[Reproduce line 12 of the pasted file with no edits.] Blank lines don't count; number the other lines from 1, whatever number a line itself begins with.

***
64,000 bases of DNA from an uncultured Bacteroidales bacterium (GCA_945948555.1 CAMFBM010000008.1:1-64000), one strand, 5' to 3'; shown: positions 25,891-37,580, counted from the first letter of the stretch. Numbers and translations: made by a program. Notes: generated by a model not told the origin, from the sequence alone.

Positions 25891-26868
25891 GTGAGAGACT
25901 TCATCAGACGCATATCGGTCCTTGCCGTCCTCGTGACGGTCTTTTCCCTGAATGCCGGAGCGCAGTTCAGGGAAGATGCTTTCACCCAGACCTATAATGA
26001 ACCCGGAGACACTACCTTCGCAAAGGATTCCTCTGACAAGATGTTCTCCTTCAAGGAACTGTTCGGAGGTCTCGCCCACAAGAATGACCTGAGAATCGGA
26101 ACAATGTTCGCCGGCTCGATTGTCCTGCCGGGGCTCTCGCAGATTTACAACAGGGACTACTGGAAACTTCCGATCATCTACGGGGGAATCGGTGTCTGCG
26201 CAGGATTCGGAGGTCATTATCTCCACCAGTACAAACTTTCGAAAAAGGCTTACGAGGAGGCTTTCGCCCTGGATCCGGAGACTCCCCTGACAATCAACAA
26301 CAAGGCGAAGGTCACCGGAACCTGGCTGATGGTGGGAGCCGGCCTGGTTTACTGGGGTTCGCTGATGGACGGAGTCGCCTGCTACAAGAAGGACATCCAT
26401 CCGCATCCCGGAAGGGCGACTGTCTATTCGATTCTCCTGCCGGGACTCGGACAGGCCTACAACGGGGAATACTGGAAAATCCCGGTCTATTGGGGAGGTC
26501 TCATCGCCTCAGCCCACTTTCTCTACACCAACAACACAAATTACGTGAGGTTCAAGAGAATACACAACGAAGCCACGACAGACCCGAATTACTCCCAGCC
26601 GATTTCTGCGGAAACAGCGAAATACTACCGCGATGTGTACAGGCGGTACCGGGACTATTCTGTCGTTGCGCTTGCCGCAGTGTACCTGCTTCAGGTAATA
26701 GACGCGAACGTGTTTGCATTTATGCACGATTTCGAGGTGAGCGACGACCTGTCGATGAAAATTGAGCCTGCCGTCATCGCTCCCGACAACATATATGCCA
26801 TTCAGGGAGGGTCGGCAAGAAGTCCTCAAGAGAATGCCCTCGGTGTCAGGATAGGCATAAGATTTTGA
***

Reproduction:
26701 GACGCGAACGTGTTTGCATTTATGCACGATTTCGAGGTGAGCGACGACCTGTCGATGAAAATTGAGCCTGCCGTCATCGCTCCCGACAACATATATGCCA